So, we all know how electric and emotional Carmelo’s first game was at the Garden. The chants were engrossing. And seeing Carmelo so emotional after the game was a really nice surprise – to see that side of him. So while Amar’e’s announcement wasn’t a game I covered, it was indeed, quite a historical EVENT.

Dime: Can you tell us a few of the great stories you have witnessed or the great personalities around the NBA that hoops fans might not be aware of?
TC: Steve Nash is essentially a local around here in the Summer. Just another New Yorker, chilling out downtown, playing in soccer leagues. There was a great story about Steve in the Wall Street Journal recently about him just being “another dude.” And what I’ve witnessed for three straight summers is his “Showdown in Chinatown” soccer game fundraiser for his foundation. He brings huge NBA names and world class soccer or futbol players from around the world out to NYC in the summer to play in this game on a grass slab downtown. It’s a scene out of Europe or South America with passionate soccer fans climbing the fences and trees to watch a soccer game – Jason Kidd, Baron Davis, Leandro Barbosa, Grant Hill, Tony Parker, Chris Bosh, Brandon Jennings, the list goes on for the NBA guys – then there’s the international sensations from soccer: Thierry Henry, Claudio Reyna, Adrian Mutu, Ivan Cordoba, Javier Zanetti, Ryan Babel, and his brother Martin Nash.

Dime: You get to work with some of the biggest names in broadcasting. Are there things you learn from people like Mike Breen or Clyde Frazier?
TC: I learn everyday from Mike and Clyde. Mike has always told me when I do a report, focus on one point, the most important point of the story, because the fans will remember what you reported, instead of going through a list of things and trying to cram it in 15 seconds. Clyde has taught me so much about the game, especially defense. Sometimes I sit next to him on the plane and I ask him questions about the game we just saw, and how to look for things when I’m watching. He explained to me things about help defense and how the ball finds the weakest link on the opponent’s team.

Dime: You have covered sports on every level. Do you have a favorite memory or game from high school, college or the NBA?
TC: It all started when I went to see the Rose Bowl in 1986. I was 11 years old and that was it. I wanted to work in sports after that day. Iowa beat UCLA. We went simply because my dad was a huge college football fan and he wanted the family to experience the granddaddy of them all! The fans, the game, the players, the cheerleaders, the bands, the pageantry – it was an atmosphere I wanted to be in, everyday.

Dime: You are a big proponent of education as well. Are there specific things you try and do or groups you work with to engage female fans?
TC: I’ve started a speaking series that targets women who want to be savvy when they talk sports. It’s called “Tina’s Tips, a gal’s guide to …” and then I fill in the topic: the NBA Playoffs, the Knicks, football, soccer, the Red Bulls. It’s part class, part networking, very social. The draw is my special guests. Ronny Turiaf and Roger Mason Jr. came out to an event this past season, answered questions from the crowd and took pictures. Some of the women are still talking about it. The events are held at restaurants or bars in New York and we always have a signature drink. I think one was a “Basket-tini” and it was orange with blueberries.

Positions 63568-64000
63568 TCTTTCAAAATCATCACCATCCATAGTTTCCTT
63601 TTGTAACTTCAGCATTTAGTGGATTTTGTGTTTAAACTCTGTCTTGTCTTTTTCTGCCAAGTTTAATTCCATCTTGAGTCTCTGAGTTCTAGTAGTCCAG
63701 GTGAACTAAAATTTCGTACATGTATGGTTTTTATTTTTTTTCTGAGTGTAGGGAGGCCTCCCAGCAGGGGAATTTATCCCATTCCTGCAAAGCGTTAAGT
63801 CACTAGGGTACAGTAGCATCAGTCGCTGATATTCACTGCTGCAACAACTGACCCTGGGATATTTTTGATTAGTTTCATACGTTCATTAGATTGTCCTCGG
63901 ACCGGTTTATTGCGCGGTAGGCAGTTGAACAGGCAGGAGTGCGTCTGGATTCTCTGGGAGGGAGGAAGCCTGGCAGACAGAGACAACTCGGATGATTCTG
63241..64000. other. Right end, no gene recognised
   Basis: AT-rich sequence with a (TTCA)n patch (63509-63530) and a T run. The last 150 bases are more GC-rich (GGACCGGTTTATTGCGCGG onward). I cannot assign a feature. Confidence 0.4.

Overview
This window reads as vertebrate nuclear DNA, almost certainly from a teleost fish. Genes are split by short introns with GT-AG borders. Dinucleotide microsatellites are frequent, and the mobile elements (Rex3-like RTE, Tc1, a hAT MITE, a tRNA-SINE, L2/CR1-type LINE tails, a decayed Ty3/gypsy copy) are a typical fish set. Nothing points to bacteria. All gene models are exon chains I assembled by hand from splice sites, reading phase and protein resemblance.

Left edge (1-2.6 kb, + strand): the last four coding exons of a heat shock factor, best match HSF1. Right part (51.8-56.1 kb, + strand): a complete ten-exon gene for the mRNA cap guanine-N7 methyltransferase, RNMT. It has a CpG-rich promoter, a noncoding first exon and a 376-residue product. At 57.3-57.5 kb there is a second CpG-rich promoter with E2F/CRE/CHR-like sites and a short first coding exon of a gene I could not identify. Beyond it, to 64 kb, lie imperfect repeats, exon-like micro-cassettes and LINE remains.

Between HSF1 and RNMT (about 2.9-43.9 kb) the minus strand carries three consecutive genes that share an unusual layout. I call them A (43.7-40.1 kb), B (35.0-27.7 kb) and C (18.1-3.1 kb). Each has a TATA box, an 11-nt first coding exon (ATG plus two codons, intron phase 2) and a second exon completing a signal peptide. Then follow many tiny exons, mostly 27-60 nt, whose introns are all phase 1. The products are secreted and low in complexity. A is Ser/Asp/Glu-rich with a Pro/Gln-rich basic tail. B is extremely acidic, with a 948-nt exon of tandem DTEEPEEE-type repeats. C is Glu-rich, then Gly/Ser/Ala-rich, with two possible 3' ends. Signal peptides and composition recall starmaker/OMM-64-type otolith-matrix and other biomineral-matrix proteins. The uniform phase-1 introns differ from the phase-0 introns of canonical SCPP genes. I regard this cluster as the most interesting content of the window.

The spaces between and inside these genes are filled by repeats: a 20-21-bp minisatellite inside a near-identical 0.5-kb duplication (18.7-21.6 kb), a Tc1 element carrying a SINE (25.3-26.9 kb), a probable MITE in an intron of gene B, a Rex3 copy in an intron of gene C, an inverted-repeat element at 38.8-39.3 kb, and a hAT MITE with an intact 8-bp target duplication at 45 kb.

Dime: Tell us about your charity work, and what it has been like working with ACS and the coaches in Coaches vs. Cancer lately?
TC: The Garden of Dreams Foundation, Madison Square Garden’s non-profit charity that makes “dreams come true for kids facing obstacles” is very rewarding. Just this week I was the emcee of the wrap part for MSG Networks’ involvement in the foundation called “MSG Classroom”. It’s an eight week course designed to teach high school students about career opportunities available within the television industry. Throughout the course, students attain skills necessary to create their very own sports and entertainment program. During one Knicks game, the students shadow each of us on the Knicks crew. So I had a little shadow for a game. At the conclusion of the program, students present their original piece to MSG executives and employees during this special wrap party. It’s so rewarding to see MY SHADOW host the show and do so well. In addition, I have recently started working with American Cancer Society (ACS) and the “Coaches vs. Cancer” division. My husband is currently battling colon cancer and we want to get the word out to those UNDER 50 years old, that if you are sensing even the slightest sympton, even if you are 26 years old, get a colonosopy. By raising awarness of Coaches vs. Cancer and helping them raise funds (my husband, Kevin McKearney and I participated in their “Trading Day at NASDAQ” on May 12th), we can get the word out. I have a voice in the New York sports community so why not use it? Especially because the demographic we are targeting is my husband’s demographic, males 25-45.

Who’s your favorite NBA sideline reporter?